Jesus has come among us precisely because we are doomed to take a nosedive every time we think we have it all figured out. And the good news is that Jesus doesn’t expect us to have a full understanding. Whether it’s a word of liberation or great frustration, we are beings who simply cannot comprehend the fullness of God. 
So, we take great comfort in the fact that God sent God’s only Son, so that even as we hunger for understanding, we trust in divine mystery and find hints of heaven on earth.

weekly invitation

Breathe through the discomfort of what you do not understand, remembering that as you breathe, it is the very Spirit of God within you.


God of all knowing, in baptism you bring us to new birth to live as your children. We seek to understand who you are and what your invitation is in our lives. Give us reassurance in our not knowing, and strengthen our faith in your promises, so that we might be a comforting presence to those who seek the peace of your Son, Jesus Christ. Amen.

Lent 3 | Week of March 15


read | John 4:5-42

So he came to a Samaritan city called Sychar, near the plot of ground that Jacob had given to his son Joseph. Jacob's well was there, and Jesus, tired out by his journey, was sitting by the well. It was about noon.
A Samaritan woman came to draw water, and Jesus said to her, "Give me a drink." (His disciples had gone to the city to buy food.) The Samaritan woman said to him, "How is it that you, a Jew, ask a drink of me, a woman of Samaria?" (Jews do not share things in common with Samaritans.) Jesus answered her, "If you knew the gift of God, and who it is that is saying to you, 'Give me a drink,' you would have asked him, and he would have given you living water." The woman said to him, "Sir, you have no bucket, and the well is deep. Where do you get that living water? Are you greater than our ancestor Jacob, who gave us the well, and with his sons and his flocks drank from it?" Jesus said to her, "Everyone who drinks of this water will be thirsty again, but those who drink of the water that I will give them will never be thirsty. The water that I will give will become in them a spring of water gushing up to eternal life." The woman said to him, "Sir, give me this water, so that I may never be thirsty or have to keep coming here to draw water."
Jesus said to her, "Go, call your husband, and come back." The woman answered him, "I have no husband." Jesus said to her, "You are right in saying, 'I have no husband'; for you have had five husbands, and the one you have now is not your husband. What you have said is true!" The woman said to him, "Sir, I see that you are a prophet. Our ancestors worshiped on this mountain, but you say that the place where people must worship is in Jerusalem." Jesus said to her, "Woman, believe me, the hour is coming when you will worship the Father neither on this mountain nor in Jerusalem. You worship what you do not know; we worship what we know, for salvation is from the Jews. But the hour is coming, and is now here, when the true worshipers will worship the Father in spirit and truth, for the Father seeks such as these to worship him. God is spirit, and those who worship him must worship in spirit and truth." The woman said to him, "I know that Messiah is coming" (who is called Christ). "When he comes, he will proclaim all things to us." Jesus said to her, "I am he, the one who is speaking to you."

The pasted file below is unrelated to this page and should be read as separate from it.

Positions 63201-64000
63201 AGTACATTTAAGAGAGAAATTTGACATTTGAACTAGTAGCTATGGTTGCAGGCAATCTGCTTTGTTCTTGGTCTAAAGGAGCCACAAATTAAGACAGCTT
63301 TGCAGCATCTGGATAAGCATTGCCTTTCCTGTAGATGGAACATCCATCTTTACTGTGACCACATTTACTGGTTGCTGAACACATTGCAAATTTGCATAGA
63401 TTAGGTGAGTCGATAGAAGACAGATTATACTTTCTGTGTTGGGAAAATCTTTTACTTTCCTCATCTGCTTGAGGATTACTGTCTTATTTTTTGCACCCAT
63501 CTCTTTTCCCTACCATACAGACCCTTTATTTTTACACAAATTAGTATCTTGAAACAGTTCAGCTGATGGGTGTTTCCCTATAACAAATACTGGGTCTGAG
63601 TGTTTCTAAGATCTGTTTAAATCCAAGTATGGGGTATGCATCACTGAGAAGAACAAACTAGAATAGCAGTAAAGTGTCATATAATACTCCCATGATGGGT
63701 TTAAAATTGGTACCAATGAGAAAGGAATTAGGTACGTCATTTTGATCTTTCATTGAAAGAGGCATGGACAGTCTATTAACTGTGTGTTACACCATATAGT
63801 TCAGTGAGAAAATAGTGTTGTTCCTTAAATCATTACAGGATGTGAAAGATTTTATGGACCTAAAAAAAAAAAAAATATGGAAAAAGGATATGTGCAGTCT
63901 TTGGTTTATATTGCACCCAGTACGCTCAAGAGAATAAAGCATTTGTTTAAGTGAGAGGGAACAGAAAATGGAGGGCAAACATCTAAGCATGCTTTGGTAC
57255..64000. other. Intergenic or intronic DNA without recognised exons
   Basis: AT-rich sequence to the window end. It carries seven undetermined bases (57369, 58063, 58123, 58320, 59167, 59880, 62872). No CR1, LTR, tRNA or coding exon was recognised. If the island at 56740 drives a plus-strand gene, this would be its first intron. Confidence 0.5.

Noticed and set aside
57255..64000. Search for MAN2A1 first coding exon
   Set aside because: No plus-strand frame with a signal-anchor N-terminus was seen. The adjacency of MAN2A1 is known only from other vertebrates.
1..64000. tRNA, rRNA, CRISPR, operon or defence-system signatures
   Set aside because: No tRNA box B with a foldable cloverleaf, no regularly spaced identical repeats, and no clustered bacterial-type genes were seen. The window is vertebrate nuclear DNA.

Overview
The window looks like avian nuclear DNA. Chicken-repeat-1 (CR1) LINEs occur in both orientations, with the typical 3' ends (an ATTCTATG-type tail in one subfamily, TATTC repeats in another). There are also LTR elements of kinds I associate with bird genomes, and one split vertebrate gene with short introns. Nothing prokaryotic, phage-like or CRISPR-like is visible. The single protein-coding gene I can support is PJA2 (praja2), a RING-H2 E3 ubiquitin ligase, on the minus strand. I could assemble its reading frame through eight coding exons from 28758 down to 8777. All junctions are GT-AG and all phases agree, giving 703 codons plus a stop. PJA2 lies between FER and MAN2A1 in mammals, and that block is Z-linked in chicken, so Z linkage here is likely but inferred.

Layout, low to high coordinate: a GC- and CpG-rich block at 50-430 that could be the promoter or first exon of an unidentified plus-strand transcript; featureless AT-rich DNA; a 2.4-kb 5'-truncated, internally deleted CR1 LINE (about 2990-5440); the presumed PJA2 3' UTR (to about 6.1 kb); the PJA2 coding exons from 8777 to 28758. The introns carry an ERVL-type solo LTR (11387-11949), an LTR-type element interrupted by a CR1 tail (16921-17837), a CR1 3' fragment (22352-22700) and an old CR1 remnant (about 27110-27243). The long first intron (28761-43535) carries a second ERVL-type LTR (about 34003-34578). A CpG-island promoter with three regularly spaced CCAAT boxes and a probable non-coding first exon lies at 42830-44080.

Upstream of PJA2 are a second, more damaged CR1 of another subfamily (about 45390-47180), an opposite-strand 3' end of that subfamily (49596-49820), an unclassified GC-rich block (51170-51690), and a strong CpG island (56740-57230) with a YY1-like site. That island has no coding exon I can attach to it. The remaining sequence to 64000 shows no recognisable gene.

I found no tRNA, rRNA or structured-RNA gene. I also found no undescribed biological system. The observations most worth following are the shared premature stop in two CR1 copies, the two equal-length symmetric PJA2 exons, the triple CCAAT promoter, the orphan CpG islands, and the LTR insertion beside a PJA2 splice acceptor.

Just then his disciples came. They were astonished that he was speaking with a woman, but no one said, "What do you want?" or, "Why are you speaking with her?" Then the woman left her water jar and went back to the city. She said to the people, Come and see a man who told me everything I have ever done! He cannot be the Messiah, can he? They left the city and were on their way to him.
Meanwhile the disciples were urging him, "Rabbi, eat something." But he said to them, "I have food to eat that you do not know about." So the disciples said to one another, "Surely no one has brought him something to eat?" Jesus said to them, "My food is to do the will of him who sent me and to complete his work. Do you not say, 'Four months more, then comes the harvest'? But I tell you, look around you, and see how the fields are ripe for harvesting. The reaper is already receiving wages and is gathering fruit for eternal life, so that sower and reaper may rejoice together. For here the saying holds true, 'One sows and another reaps.' I sent you to reap that for which you did not labor. Others have labored, and you have entered into their labor."
Many Samaritans from that city believed in him because of the woman's testimony, "He told me everything I have ever done." So when the Samaritans came to him, they asked him to stay with them; and he stayed there two days. And many more believed because of his word. They said to the woman, "It is no longer because of what you said that we believe, for we have heard for ourselves, and we know that this is truly the Savior of the world."

reflect | “Hunger for Community”

The woman Jesus speaks to at the well suffers from two different, but similarly urgent kinds of needs – the same kinds we have - those of body, and those of soul. She thirsts, of course, for the practical necessity: refreshing water under the heat of a blazing sun. And yet, just as essential to her well-being, she hungers for something soulful: acceptance and connection – with God and others - amidst a community that has starved her of it. 
In the reality that Jesus creates, the excluded woman winds up bringing people together; the thirsty one becomes a spring of living water for others! Receiving the love that she so desperately needs, the woman abandons her water jar in the dust, and despite her own wounds and the barriers between them, she runs to tell the others. This love is more than enough! This love heals deep wounds, and plants hope anew! It satisfies the starving and sprouts new springs that never run dry!